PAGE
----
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Zero Waste for Schools

Schumpert pic

Originally appears in the Spring 2012 issue

Take a look behind most schools and you’ll see dumpsters full of classroom paper, plastic bags, discarded cafeteria food, milk cartons and paper towels. Day-to-day operations in a typical school require lots of resources, very little of which gets reused, reclaimed or recycled.

Visit one of 31 Green Star Schools, comprising 14,000 students and staff in Boulder County, Colorado, and the story is different. Hallways and classrooms are still bustling, but outside you find dumpsters not only for garbage, but for compost and recycling. More than likely the trash container is less than half full while the compost and recycling containers are brimming. How is that possible?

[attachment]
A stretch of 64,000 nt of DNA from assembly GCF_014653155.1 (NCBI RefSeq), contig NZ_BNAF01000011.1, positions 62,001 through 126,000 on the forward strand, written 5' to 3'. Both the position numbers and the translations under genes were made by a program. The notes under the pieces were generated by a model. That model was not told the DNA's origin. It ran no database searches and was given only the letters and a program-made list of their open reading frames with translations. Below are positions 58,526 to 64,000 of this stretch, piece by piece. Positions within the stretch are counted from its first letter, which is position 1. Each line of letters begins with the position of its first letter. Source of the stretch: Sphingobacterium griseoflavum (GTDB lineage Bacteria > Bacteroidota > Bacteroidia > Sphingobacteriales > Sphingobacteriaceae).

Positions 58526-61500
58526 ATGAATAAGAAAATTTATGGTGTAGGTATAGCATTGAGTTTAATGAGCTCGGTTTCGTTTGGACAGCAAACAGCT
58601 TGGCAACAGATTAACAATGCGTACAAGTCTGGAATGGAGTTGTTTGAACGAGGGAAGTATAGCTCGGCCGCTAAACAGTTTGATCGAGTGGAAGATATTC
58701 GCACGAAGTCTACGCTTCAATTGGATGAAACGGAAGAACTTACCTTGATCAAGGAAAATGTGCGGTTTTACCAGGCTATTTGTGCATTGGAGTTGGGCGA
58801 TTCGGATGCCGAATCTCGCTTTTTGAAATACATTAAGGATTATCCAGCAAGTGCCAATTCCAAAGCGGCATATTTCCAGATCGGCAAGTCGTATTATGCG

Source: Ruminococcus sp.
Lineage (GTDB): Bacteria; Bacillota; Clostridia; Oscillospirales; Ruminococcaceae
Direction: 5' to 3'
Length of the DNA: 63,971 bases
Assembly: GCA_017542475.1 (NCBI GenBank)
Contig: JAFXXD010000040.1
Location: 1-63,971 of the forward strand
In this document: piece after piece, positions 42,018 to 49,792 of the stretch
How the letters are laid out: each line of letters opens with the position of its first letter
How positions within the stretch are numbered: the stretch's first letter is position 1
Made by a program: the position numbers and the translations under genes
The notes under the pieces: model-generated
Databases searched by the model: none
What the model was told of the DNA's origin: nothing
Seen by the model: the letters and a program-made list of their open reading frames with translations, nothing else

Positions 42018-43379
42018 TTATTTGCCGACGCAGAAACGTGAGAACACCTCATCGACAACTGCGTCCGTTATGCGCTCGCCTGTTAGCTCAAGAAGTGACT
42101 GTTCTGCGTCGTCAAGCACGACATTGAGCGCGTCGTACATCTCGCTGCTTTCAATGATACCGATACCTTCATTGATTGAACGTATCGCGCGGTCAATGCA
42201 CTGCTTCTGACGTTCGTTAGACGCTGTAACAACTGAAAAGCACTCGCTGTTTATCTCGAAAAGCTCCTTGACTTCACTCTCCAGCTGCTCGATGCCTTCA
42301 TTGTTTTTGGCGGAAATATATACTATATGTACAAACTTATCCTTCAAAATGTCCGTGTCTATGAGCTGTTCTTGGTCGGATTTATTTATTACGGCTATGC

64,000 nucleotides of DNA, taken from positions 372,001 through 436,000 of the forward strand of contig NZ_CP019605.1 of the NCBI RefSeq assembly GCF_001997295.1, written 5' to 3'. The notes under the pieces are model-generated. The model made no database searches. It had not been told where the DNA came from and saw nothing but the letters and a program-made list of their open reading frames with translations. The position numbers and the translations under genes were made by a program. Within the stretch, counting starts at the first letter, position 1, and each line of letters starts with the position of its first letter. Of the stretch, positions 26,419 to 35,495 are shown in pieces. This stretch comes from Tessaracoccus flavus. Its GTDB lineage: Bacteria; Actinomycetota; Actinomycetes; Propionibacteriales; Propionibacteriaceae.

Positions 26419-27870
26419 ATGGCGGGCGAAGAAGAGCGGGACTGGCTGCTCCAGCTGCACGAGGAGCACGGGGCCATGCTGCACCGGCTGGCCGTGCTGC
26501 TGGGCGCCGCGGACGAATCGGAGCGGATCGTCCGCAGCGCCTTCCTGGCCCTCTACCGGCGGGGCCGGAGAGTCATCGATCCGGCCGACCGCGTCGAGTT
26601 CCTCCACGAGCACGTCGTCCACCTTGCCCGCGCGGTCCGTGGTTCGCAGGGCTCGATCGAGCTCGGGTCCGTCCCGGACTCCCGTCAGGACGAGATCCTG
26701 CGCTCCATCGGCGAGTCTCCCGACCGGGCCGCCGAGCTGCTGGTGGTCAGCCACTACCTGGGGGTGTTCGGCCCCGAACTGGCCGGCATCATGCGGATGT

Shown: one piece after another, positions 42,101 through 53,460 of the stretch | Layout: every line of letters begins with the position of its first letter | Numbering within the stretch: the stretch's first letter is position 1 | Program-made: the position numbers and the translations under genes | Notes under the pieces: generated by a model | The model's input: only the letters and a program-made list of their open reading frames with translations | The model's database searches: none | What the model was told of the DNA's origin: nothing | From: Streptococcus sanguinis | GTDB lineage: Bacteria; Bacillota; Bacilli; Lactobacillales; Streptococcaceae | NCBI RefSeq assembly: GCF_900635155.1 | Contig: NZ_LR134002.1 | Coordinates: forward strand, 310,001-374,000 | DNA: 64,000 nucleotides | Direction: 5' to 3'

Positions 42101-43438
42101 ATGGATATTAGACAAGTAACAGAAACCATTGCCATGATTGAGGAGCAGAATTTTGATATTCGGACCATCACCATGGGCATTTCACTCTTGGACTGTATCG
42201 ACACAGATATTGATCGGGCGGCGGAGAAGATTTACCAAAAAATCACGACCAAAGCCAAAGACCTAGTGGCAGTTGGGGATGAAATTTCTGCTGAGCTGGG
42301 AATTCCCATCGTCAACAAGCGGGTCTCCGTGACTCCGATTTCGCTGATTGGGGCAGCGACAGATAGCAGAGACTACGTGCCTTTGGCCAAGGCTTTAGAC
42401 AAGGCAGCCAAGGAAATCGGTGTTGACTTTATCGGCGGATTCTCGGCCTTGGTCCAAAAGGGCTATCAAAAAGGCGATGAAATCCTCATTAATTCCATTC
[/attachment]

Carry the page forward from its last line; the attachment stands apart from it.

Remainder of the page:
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Cyndra Dietz has been the Program Manager of Eco-Cycle’s School Recycling and Environmental Education Program in Boulder, Colorado for 22 years. She founded the Green Star Schools program, a comprehensive Zero Waste system for schools, upon which this article is based. Cyndra has won numerous awards for her work in environmental education and school waste reduction programs. Kary Schumpert is an environmental educator for Eco-Cycle and has worked in the environmental field for a variety of nonprofits for 14 years. She has conducted composting workshops for schools, families and communities and maintained her own worm compost bin during that time.